Filmmaker Alanis Obomsawin in Toronto, September 2017. Photo by Shandra Spears Bombay

By Barb Nahwegahbow

TORONTO- Internationally-renowned documentary filmmaker Alanis Obomsawin, Abenaki Nation celebrated a number of milestones this year – her 85th birthday, 50 years with the National Film Board, and the completion of her 50th film. Our People Will Be Healed had its world premiere at the Toronto International Film Festival in September and screened to a sold-out house at the Jackman Hall Theatre at the Art Gallery of Ontario. Obomsawin was greeted with a thundering standing ovation as she took the stage both before and after the screening.

Obomsawin is known for her hard-hitting documentaries critical of government policies related to Indigenous people. In an interview a couple of days before the premiere, she said, this film is different from all the others I’ve done. “Indian Affairs will have a heart attack when they see I’m not putting them down and not criticizing,” she said, laughing. “Everything I’ve done, I never praise them, I always complain.”

Our People Will Be Healed is about a community that puts children first, particularly in the education system they’ve developed. Norway House Cree First Nation, a northern community located 450 km north of Winnipeg has developed a system that honours their children, celebrates their gifts and nurtures their potential.

“I never thought I would see this in my lifetime,” Obomsawin said. “That’s the greatest gift to me, that I’ve lived long enough to see such changes. That’s why I’m so excited… everything they do is for the children. It’s so beautiful.”

The film introduces us to the leaders, the teachers, the school principal, community members. They are visionaries, all of them. Chief Ron Evans has made social development a priority for his community, “ensuring our people are treated with respect, making sure they get educated and trained.” That includes an educational system that nurtures gifts and instills confidence in the students through a carefully designed curriculum and policies.

The Helen Betty Osborne School is named after a 19-year old woman from the community who was kidnapped and murdered in 1971, a brilliant student whose dream was to become a teacher. It’s a beautiful building, said Obomsawin, full of light and circular rooms.

The school accommodates nursery school to grade 12. Half of the school’s 84 teachers are Indigenous and most of them are from Norway House, says Agnes Mowat, the principal. The school’s teaching assistants are from the community.

Along with the standard academic subjects, there is a strong Indigenous studies element in the curriculum. As Dennis Day, the Cree language teacher for nursery to grade one puts it, it’s important to teach our kids about their treaty rights and their Aboriginal rights and their language and their culture, because if they don’t know these things, “then they don’t know [when] something’s being taken away.”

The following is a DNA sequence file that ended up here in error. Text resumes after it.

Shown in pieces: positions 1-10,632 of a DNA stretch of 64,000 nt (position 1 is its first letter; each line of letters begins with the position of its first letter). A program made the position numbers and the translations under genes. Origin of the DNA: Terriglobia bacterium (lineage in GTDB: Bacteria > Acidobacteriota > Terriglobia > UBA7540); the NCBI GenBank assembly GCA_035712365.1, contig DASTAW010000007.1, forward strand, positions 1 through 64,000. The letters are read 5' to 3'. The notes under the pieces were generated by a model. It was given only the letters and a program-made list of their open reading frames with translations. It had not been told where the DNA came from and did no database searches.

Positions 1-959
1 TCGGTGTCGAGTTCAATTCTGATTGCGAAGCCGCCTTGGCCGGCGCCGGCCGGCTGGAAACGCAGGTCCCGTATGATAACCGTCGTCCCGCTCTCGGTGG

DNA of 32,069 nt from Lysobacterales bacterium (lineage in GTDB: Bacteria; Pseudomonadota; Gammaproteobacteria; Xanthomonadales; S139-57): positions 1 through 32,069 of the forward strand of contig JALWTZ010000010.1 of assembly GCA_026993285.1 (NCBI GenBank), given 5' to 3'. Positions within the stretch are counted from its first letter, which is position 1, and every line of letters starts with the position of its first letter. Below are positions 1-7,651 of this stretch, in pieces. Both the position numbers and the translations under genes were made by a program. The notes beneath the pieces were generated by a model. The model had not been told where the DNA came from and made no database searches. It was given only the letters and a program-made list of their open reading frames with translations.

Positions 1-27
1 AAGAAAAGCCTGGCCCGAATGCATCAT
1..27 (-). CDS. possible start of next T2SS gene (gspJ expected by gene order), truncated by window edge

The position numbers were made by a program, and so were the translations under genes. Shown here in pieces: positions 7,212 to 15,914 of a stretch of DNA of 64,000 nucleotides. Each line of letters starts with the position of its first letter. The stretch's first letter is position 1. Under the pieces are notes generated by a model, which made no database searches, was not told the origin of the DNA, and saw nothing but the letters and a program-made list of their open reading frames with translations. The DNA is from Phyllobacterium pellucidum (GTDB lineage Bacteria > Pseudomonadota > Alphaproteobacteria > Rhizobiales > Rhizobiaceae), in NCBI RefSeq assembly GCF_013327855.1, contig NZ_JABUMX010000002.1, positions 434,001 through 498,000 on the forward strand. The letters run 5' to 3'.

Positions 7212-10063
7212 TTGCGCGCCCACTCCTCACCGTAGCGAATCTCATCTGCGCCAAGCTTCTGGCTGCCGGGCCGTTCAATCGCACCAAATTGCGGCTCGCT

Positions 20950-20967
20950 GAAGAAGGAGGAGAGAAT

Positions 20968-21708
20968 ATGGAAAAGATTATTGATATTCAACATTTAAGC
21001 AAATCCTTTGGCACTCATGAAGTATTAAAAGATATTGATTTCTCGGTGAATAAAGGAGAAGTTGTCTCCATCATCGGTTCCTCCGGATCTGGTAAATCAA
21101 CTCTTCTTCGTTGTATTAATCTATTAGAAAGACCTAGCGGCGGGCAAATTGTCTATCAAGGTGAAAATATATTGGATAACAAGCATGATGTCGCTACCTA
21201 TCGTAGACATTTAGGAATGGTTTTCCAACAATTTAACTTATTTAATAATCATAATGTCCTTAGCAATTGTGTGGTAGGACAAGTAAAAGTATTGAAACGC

Cultural adviser Gordon Walker puts it another way, “If we’re going to proclaim who we are, we have to have our ceremonies and our language, the two things that make a sovereign nation.” One of the things Walker does is take the young people out on the land to renew their connection with the land. It’s a means of healing and finding their way back to what was stolen from them. He’s brought the Sundance Ceremony back to the community and we’re allowed a veiled glimpse into the beauty and power of this ceremony.

Obomsawin interviews young students who share their plans for the future. They dream of going to university, becoming scientists, professional hockey players or RCMP officers. They’re proud of their school and proud of their accomplishments. The school has taken important measures to increase the rate of high school completion and it’s working.

There are so many moments of sheer joy in the film. Perhaps the most beautiful is the Annual Jamboree hosted by Norway House in 2016 that brought together 500 students for fiddle performances. Music is an important part of the curriculum at Helen Betty Osborne School and the students have demonstrated a wonderful talent for playing the fiddle. When the camera is on the faces of the students playing the fiddle, one can see trepidation and intensity at first, then satisfaction, relaxation and joy as each one of them realizes, ‘I can do this and I can do it well’.

Obomsawin hopes Norway House can serve as a model for other communities. “There’s so much love in this film,” she said in the interview, “and it’s for the children. I call the children the kings because they come first.” Norway House has shown how love can triumph over colonialism.

Our People Will Be Healed will screen at the imagineNATIVE Film Festival in Toronto on October 21. For tickets, go to www.imaginenative.org.